JUMP TO PAGE   100  >  200  >  300  >  400  >  500  >  600

Abraham Lincoln: 1865

February 5, 1865. "Abraham Lincoln, seated, holding spectacles and a pencil." Glass transparency; photograph by Alexander Gardner. View full size.

February 5, 1865. "Abraham Lincoln, seated, holding spectacles and a pencil." Glass transparency; photograph by Alexander Gardner. View full size.


On Shorpy:
Today’s Top 5

Colored Lincoln

Colored Linkoln

Mary A. Livermore

wrote of Mr. Lincoln (whom she met personally on a number of occasions in her work with the Sanitary Commission).

No painter has ever put into the sad face of the President any hint of the beauty that could radiate and completely metamorphose his homely features, when his great soul shone out through them. 'No sculptor has ever liberated from the imprisoning marble the face that shone like an angel's when the depths of his large heart were reached. "No artist is successful," said Healy, - one of the most successful painters of portraits, - "who does not bring out on the canvas, or in the marble, the best there is in his subject, the loftiest ideal of Nature when she designed the man." If this be true, then neither painter nor sculptor has ever been successful with Mr. Lincoln's face.

Personally, I see in his face deep compassion and wish I had known him myself.

Secular Saint

It is not for nothing that "Lincoln" (as his friends called him) is the secular equivalent of a saint. No irony intended. Lincoln rose from absolutely nothing to the highest power and influence. Yet each year, he became a better person. (Compare and contrast out political hacks of this day.)

How heart-wrenching

this photo just tears at my heart.

Only in America

The adulation that Americans show for their presidents is both laughable and very unhealthy.

[In the case of Abraham Lincoln, I'd have to disagree. He was an exceptionally able and intelligent chief executive. - Dave]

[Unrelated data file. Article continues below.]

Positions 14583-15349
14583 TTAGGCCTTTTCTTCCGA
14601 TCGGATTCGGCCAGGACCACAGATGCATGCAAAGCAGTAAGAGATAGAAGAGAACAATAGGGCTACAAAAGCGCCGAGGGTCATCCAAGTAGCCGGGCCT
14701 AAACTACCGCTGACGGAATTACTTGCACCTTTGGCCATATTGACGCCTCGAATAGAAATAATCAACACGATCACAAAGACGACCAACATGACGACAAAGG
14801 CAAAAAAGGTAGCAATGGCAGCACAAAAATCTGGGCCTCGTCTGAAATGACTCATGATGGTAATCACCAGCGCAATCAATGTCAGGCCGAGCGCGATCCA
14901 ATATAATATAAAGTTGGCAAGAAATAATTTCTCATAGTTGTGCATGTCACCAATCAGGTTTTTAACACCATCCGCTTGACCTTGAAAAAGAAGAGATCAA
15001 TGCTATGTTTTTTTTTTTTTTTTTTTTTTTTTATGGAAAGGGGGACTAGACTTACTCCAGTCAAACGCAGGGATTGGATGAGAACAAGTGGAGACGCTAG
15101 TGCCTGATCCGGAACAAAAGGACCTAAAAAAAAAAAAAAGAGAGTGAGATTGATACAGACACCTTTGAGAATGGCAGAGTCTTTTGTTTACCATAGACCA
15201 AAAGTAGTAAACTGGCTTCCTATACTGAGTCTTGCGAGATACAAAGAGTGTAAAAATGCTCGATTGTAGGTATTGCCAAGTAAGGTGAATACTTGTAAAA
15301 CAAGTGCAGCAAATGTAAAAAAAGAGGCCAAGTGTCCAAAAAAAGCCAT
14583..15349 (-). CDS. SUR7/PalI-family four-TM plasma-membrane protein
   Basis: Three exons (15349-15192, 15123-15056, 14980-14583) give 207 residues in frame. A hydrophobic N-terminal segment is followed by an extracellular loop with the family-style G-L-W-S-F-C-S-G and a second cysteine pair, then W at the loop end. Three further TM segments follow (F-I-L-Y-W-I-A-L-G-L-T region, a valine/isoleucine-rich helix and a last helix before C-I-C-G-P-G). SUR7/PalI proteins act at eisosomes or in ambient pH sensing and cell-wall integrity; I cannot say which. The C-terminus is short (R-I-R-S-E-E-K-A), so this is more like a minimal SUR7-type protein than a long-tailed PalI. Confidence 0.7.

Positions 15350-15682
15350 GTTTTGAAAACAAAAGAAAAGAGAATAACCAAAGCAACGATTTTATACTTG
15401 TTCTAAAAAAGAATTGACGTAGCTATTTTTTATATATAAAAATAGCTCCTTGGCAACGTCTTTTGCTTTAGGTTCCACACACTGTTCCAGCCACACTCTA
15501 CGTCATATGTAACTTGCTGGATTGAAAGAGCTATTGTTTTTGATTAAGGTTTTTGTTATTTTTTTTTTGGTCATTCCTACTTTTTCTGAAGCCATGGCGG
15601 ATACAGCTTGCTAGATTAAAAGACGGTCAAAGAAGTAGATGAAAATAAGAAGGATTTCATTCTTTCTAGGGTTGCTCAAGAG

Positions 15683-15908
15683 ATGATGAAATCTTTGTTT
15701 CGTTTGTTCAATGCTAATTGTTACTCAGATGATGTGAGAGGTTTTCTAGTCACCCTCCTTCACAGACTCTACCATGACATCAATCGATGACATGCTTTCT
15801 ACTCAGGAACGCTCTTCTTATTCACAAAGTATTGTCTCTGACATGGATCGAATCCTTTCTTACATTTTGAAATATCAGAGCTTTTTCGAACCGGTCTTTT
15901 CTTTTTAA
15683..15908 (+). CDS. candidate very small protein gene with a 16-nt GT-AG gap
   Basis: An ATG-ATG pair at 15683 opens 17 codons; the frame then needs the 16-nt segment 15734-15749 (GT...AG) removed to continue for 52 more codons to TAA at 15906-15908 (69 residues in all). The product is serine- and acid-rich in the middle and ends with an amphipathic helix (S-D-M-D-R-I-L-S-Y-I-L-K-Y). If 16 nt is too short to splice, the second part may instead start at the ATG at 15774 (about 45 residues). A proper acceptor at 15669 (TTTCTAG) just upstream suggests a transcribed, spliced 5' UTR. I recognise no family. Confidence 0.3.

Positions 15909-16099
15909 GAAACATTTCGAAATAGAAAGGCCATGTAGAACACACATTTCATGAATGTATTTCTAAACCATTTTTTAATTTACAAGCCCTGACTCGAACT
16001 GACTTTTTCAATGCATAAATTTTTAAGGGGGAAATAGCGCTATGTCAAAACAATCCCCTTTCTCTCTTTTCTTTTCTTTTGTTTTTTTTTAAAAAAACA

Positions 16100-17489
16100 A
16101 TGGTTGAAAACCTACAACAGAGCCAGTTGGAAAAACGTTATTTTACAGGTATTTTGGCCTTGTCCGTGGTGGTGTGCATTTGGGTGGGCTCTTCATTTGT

Parker Pen

According to Wikipedia the Parker Pen Company was founded in 1891, hence Lincoln did not use a Parker Pen.

Abe's Inker

President Lincoln wrote with a Parker Fountain Pen. I've seen it.

You are wrong..


I really like this picture. This picture reveals to me what I was taught in school. Honest Abe, Abraham Lincoln walking miles for a book. Mind you I was about 7 or 8 years old when I was taught this. I am now 66. My grandmother rented her home to a gentleman named Mr. Bellamy. On one of the stays he told me the President was of all things not the man I had been taught.

He (Mr. Bellamy) did not like him. Mr. Bellamy said his familey had lost all because of Civl War. I was devasted. I think in my child mind I tried to defend the President. I still think about that incident when I see anything to do with Honest Abe. I still think he is a noble man. I know now the cost of the War on both sides. I know if he had not been shot by Booth the South would have had a much different future.

Thanks your patience. I know this was a long diatribe.

Living and Everywhere

Finally, an image of the President that doesn't look as if it was carved out of granite. And now I recognize him - or his many likenesses. They are everywhere - the worn, darkened, gaunt homeless men as portrayed in countless media images are the people today who bear a striking resemblance to President Lincoln. I never saw that until now.